The movie business was already hard-hit by COVID-19, and the decision to simultaneously release a would-be Christmas blockbuster in cinemas and via streaming hit the industry like a bombshell. Warner Bros. plans to launch all its 2021 movies the same way as Wonder Woman 1984 in the U.S.: both in-cinema and exclusively on HBO Max for 31 days.

For film fans like me, beyond how COVID-19 puts the financial viability of making and showing movies at risk, what’s also threatened is discerning hype from promise as we consider how to keep movies part of holiday traditions this year. The fact that parsing streaming options has now become an integral part of movie watching may seem like yet another impact of COVID-19. But, in reality, commentary about what to watch and how new media technologies shape viewing has always enthralled audiences.

Early days of movies

In the early days of moving pictures, theatres were open on Christmas Day, unlike Sundays and other days off. The Chicago Tribune published special holiday advertising in 1915, wishing “a Merry Christmas to motion picture fans.” In 1922, Universal promoted a special “Yuletide Joy Week” for its pictures.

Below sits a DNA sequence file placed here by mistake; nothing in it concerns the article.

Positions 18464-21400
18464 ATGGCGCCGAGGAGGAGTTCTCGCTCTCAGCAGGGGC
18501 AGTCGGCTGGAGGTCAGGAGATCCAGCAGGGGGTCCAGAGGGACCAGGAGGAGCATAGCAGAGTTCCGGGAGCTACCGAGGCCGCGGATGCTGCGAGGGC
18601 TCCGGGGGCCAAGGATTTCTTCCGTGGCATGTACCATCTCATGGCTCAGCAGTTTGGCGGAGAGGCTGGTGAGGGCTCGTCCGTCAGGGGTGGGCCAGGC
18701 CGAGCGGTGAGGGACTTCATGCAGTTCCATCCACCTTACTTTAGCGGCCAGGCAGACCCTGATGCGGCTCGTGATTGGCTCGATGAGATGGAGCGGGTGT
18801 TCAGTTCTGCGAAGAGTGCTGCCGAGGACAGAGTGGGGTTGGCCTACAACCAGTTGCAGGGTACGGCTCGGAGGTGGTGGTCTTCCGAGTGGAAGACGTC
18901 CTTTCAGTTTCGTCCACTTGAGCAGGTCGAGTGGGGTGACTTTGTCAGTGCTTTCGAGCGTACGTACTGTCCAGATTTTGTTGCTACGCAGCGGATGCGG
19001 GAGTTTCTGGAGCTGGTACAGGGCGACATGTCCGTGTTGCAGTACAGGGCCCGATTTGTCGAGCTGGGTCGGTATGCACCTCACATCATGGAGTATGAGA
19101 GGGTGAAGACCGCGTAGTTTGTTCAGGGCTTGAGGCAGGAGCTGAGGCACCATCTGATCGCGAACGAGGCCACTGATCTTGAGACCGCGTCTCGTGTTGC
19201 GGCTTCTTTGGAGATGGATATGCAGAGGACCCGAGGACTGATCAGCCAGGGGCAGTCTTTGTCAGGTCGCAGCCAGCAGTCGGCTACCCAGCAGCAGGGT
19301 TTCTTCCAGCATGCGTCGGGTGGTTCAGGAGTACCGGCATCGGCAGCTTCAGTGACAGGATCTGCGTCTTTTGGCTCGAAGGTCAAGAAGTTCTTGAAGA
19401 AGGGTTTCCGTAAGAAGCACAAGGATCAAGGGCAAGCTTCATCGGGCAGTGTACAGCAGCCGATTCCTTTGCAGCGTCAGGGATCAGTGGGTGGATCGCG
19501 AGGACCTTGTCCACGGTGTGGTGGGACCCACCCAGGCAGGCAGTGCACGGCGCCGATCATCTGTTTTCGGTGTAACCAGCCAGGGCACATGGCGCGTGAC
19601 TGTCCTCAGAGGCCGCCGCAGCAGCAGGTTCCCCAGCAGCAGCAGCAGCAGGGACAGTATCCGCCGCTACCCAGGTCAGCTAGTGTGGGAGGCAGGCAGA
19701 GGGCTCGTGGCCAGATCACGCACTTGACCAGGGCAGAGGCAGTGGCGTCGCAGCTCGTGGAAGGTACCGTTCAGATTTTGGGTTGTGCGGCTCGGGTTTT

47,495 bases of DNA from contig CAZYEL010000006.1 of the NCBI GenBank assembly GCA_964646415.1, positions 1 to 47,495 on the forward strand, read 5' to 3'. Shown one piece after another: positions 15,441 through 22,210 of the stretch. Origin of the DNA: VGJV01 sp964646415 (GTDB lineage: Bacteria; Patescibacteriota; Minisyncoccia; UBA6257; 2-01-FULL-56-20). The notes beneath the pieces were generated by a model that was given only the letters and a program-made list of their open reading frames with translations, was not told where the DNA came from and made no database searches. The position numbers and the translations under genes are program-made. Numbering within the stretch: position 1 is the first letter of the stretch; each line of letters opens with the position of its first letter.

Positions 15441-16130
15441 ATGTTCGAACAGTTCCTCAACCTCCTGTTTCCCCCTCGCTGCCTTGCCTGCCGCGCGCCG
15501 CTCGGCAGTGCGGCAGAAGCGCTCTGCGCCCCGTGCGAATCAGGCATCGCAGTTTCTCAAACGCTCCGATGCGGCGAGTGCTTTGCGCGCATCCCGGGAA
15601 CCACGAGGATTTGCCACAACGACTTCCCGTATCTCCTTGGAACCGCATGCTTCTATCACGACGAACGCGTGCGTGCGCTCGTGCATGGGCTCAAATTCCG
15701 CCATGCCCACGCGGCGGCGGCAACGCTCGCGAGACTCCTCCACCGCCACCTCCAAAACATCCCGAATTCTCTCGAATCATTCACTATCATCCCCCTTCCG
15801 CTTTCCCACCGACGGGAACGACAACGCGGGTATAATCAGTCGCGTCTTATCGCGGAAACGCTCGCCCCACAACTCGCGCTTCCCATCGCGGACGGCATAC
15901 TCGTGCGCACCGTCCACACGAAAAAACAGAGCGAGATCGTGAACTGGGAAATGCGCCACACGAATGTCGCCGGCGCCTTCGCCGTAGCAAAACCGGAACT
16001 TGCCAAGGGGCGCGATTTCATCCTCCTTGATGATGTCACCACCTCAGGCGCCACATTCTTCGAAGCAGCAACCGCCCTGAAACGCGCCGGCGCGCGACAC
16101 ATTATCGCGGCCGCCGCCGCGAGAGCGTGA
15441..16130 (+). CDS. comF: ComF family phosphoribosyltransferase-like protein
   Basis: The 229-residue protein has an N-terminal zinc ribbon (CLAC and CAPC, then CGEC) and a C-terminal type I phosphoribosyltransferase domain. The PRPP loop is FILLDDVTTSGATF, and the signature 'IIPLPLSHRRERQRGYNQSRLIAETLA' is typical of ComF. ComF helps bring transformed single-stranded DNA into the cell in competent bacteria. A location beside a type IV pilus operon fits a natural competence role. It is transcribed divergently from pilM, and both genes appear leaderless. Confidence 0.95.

Movie ads on Christmas Day in 1915. Photo credit: The Chicago Tribune.

Through my research into the interplay of movie-going and newspapers, I’ve found theatres offering special charity picture shows and children’s matinees during the holidays as early as 1903.

Since the 1940s, Hollywood has released special movies on Christmas Day to make the most of captive audiences with people on holidays. Rabbi Joshua Eli Plaut who wrote A Kosher Christmas recently discussed a Jewish history of movie-going at Christmas with Vox:

It was a day off from work, so what do you do? You can stay home, or you can go to the nickelodeons, or the Yiddish theatre. Eventually, decades later, you could go have a meal in a Chinese restaurant.”

To refer to a phrase that’s inspired tongue-in-cheek headlines for its resonance with age-old movie review clichés, “if you see only one movie a year,” it’s likely to be during the holidays, and perhaps with the entire family.